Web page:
Tourism industry insiders who have monitored trends in the Phuket tourism industry over the past 10 years describe the recovery after the worst natural disaster to ever hit the region as ‘remarkable’.
THAI tourism industry icon Wichit Na Ranong, managing director of the luxurious Indigo Pearl resort at Nai Yang Beach in Phuket, says, “I would say we had a very fast recovery after the tsunami. In fact, I think it may be the fastest recovery ever anywhere after a disaster of this kind. I think the industry had almost recovered after two years and was fully back to normal after three, with continuous progress after that.”
Asked if there are still fears among tourists of another tsunami, he says, “Not at all. After just a few years, any such fears just faded from people’s minds.”
A series of “tourism road shows” abroad and good cooperation among local and national authorities also helped assuage any such concerns, he says.
Wichit says that it is still difficult to think back on some of the things he had witnessed after what he describes as a “tragic, tragic event”. Like most people in Phuket, he didn’t even know what a “tsunami” was until he had the misfortune of experiencing one first-hand, he says.
“I felt the earthquake that caused the tsunami in Phuket that morning, but didn’t think anything of it because I had felt tremors like that (in Phuket) before. Later that morning, I heard reports from some staff that something quite unusual was going on with the ocean water.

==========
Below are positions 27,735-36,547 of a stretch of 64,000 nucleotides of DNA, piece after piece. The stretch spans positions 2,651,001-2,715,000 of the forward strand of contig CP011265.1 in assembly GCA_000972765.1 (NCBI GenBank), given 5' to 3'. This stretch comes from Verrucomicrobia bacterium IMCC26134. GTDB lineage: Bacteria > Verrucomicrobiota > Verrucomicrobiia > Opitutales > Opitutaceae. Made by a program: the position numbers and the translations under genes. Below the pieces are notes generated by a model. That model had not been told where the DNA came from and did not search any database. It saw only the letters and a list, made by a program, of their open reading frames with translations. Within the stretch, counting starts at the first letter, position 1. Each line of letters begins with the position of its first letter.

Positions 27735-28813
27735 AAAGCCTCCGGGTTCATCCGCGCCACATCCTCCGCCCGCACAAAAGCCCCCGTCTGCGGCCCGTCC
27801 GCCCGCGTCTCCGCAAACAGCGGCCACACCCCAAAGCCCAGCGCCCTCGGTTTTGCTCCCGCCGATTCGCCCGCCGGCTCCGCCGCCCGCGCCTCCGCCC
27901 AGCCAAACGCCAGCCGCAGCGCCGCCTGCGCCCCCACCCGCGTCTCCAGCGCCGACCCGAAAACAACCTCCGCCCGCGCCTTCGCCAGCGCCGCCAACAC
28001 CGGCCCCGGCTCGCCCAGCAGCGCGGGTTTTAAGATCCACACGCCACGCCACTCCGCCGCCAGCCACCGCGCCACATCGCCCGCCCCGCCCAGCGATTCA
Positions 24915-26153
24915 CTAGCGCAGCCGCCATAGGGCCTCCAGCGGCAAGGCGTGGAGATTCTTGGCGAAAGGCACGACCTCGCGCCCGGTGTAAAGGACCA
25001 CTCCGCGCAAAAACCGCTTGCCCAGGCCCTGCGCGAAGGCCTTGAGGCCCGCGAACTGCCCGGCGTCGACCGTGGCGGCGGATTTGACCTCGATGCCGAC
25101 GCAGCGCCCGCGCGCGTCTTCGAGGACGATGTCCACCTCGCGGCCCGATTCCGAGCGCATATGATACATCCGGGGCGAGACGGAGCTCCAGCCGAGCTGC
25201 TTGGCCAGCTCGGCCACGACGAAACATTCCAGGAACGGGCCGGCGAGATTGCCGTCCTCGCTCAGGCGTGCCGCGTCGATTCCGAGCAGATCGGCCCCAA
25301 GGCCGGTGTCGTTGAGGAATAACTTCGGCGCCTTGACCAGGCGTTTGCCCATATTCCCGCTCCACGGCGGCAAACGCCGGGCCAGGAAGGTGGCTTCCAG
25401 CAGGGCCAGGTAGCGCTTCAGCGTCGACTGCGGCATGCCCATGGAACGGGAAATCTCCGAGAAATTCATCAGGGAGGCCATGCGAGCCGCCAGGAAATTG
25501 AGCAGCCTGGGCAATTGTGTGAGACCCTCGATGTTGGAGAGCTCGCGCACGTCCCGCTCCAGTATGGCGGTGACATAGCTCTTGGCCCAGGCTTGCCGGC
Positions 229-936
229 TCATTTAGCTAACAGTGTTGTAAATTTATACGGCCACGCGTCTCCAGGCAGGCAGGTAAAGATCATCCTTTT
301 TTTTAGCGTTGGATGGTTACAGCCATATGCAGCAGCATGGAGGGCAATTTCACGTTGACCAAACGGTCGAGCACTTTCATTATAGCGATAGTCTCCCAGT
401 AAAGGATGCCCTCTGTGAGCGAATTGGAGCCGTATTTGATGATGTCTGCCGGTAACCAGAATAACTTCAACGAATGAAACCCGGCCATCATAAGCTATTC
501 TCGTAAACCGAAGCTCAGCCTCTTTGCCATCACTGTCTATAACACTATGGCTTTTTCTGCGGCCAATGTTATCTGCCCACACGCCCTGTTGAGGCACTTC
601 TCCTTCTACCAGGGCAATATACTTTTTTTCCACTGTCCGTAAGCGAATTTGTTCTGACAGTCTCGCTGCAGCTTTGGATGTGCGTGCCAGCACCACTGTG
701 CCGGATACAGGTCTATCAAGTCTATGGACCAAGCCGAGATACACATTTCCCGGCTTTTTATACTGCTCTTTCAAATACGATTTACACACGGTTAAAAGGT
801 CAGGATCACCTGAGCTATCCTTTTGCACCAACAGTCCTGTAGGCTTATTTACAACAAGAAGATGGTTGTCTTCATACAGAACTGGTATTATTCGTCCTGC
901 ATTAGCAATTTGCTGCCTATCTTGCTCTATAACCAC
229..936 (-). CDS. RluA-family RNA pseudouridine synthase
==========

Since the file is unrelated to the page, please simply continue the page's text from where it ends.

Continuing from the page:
“I rushed down to look and we all watched as the first two waves came in and surged right over the normal high tide mark and right across the road leading to the national park, destroying some bungalows there.
“At the Indigo Pearl we were lucky, however, because the curvature of the bay helped our resort to avoid the full impact. All we had was some damage to the landscaping and some other minor damage, ” he says.
Operations at the Indigo Pearl continued without a single day lost, he adds.
Wichit, who was serving as Honorary Consul for Sweden at the time, quickly converted the resort’s convention facility into a rescue and operations centre, helping people who had lost their travel documents and who needed other kinds of assistance.
The resort also served as a meeting place for rescue workers and media coming in from abroad to assist in or report on the recovery effort. The hotel’s staff also used the centre as a staging area from which shuttles were dispatched to Khao Lak in Phang Nga, where many Swedish tourists lost their lives.
“Looking back 10 years, I would say it is nice to stay in the present. I don’t want to recall all of the things I saw…. I just couldn’t take it when I went to the airport and saw so many people crying; people who had lost loved ones that they had been on holiday with just a few days before. It almost drove me mad,” he says with a quiver in his voice.